Prioritize Food Safety This School Year

Best practices to protect students and staff from foodborne illnesses as they return to in-person learning

school cafeteria, foodservice

While handwashing and mask-wearing to protect from COVID-19 are top of mind as students return to school buildings in-person, another invisible danger lurks in the lunchroom. Food safety is typically not an area of expertise among school administrators and facility managers, whose primary focus is not foodservice but education and building maintenance.

According to the U.S. Food and Drug Administration (FDA), foodborne illness impacts approximately one out of six Americans each year. At best, a bout of foodborne illness results in unpleasant discomfort for several hours and, at worst, extended illness or even death. As schools reinstitute foodservice, administration and support staff should take time to review their food preparation equipment and practices and take action to prioritize food safety. 

Food safety challenges in schools

Unlike in restaurants, foodservice is not the primary focus of schools. In addition, food preparation and service occur in a limited timeframe, requiring a good bit of urgency to feed hundreds of students over the course of two or three hours. In many cases, food safety only becomes a priority when a school fails an inspection or when students and staff become sick due to foodborne illness.

The precise points of inspection depend on the local and state codes, which may vary significantly. While the FDA provides oversight and a minimum set of standards that must be met, local jurisdictions may have more rigorous standards that exceed FDA standards in some areas. Often, schools are unsure exactly what will be evaluated during the inspection. For this reason, it’s wise to spend some time investigating the codes relevant to your location to ensure preparedness.

Food safety fundamentals checklist

While inspections may differ depending on location, several fundamental food safety best practices and critical risk factors are common to all health department evaluations. Include these tasks on your food safety and inspection preparation checklist.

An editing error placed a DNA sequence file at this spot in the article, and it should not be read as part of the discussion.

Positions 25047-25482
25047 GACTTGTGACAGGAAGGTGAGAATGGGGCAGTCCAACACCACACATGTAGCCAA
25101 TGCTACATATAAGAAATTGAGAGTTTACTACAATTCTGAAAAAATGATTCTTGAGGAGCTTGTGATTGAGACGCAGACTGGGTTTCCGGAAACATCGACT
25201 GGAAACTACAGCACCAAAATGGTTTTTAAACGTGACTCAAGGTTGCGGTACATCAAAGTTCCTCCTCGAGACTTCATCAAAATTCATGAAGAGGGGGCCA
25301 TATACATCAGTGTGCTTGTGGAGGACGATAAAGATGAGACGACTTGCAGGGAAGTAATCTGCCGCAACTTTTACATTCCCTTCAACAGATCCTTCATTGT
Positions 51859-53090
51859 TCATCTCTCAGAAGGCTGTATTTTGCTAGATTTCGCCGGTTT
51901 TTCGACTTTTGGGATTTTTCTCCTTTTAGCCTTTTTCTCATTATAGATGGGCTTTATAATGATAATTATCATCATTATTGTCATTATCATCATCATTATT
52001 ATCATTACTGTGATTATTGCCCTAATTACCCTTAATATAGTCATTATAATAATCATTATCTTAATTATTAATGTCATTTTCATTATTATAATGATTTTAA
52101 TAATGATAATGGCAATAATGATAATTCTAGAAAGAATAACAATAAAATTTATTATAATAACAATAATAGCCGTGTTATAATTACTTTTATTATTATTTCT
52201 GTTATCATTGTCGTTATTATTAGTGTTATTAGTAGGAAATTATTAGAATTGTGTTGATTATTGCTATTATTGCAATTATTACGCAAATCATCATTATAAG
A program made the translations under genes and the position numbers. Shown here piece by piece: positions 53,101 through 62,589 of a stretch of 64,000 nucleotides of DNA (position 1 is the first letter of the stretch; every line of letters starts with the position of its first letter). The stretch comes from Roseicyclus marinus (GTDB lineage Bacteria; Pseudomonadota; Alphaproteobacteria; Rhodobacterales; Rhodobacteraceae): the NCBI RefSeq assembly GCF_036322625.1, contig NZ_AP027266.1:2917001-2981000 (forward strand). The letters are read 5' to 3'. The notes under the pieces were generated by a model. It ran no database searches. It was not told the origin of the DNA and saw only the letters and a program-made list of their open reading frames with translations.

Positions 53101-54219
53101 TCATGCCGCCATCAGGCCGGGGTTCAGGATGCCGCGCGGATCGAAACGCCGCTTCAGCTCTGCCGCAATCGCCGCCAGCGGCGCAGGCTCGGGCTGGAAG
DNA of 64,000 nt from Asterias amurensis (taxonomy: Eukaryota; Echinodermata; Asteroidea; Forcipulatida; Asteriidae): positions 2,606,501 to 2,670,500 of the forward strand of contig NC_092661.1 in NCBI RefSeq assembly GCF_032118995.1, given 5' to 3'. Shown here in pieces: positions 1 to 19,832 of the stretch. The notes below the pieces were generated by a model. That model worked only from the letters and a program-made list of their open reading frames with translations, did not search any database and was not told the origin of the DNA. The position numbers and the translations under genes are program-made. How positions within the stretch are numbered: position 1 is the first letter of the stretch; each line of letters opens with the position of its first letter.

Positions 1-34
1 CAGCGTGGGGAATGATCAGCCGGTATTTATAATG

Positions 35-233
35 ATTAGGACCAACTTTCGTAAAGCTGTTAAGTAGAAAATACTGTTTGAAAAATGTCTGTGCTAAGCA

• Implement pest control measures – Unfortunately, pests are a reality in many school buildings and can trigger the spread of foodborne illness by transferring germs onto food and food surfaces. Particularly in buildings that have been unoccupied, it’s important to implement pest control measures well in advance of FDA inspections. Inspect the facility for possible entry points, look for signs of pests chewing through boxes and other evidence such as rodent droppings or nests. Inspect deliveries to minimize the potential of new vermin being introduced into the building. Set traps and baits and inspect them regularly for evidence of pests.

  • Inspect water fixtures – During periods of inactivity, grease interceptors and drainage lines can become blocked due to the lack of regular water flow through the system. Inspect all water fixtures prior to reopening to ensure adequate draining through an approved and operational sanitary sewer system.

  • Train staff – Significant turnover may have occurred after extended school closures. New employees may not have worked in a foodservice role in the past and may lack awareness of basic food safety practices. Conduct training for all staff, emphasizing the importance of food safety and best practices to minimize the risk of foodborne illness.  

  • Evaluate equipment – Take time to evaluate safety tags on equipment, including range hood systems and fire extinguishers, and check for any food safety certifications that may have expired. Verify the operational integrity of both hot and cold food storage areas. Are refrigeration and freezer units maintaining the proper temperatures? Are heating units operational and able to maintain temperatures at 135 degrees Fahrenheit? Take time to evaluate equipment prior to use so that repairs or replacements can occur in a timely manner.

  • Ensure potable water quality – Ensure there is sufficient potable water available at the proper temperature for adequate handwashing and cleaning of equipment and utensils. Water heaters may need to be repaired or replaced to guarantee hot water is available for appropriate cleaning.

  • Consider third party assessments – In cases when there is limited staff or time to adequately prepare for an inspection, consider contacting a third-party. Failure to prepare in advance for the FDA inspection is like failing to study for a final exam. Once the FDA inspection occurs, the results are public and remediation efforts become urgent, as they may even delay the opening of a school. Consider using a third-party auditor who can provide regular assessments, allowing for improvements prior to FDA inspections. This not only increases the likelihood of a more favorable rating, but it may also help ensure that best practices are in place for the safety of the students and staff.

School maintenance leaders understand the role that a safe facility plays in education. They should apply this understanding to food safety. By educating foodservice staff, administrators, custodians, students, and even parents, schools can play a tremendous role in advancing food safety not only at school—but in homes and communities as well.


Posted On September 10, 2021

Michael Sperber

Global Business Manager

Michael Sperber serves as global business manager for UL’s Everclean®, a leading third-party retail food safety and sanitation audit program designed to help retail foodservice businesses optimize their food safety practices.

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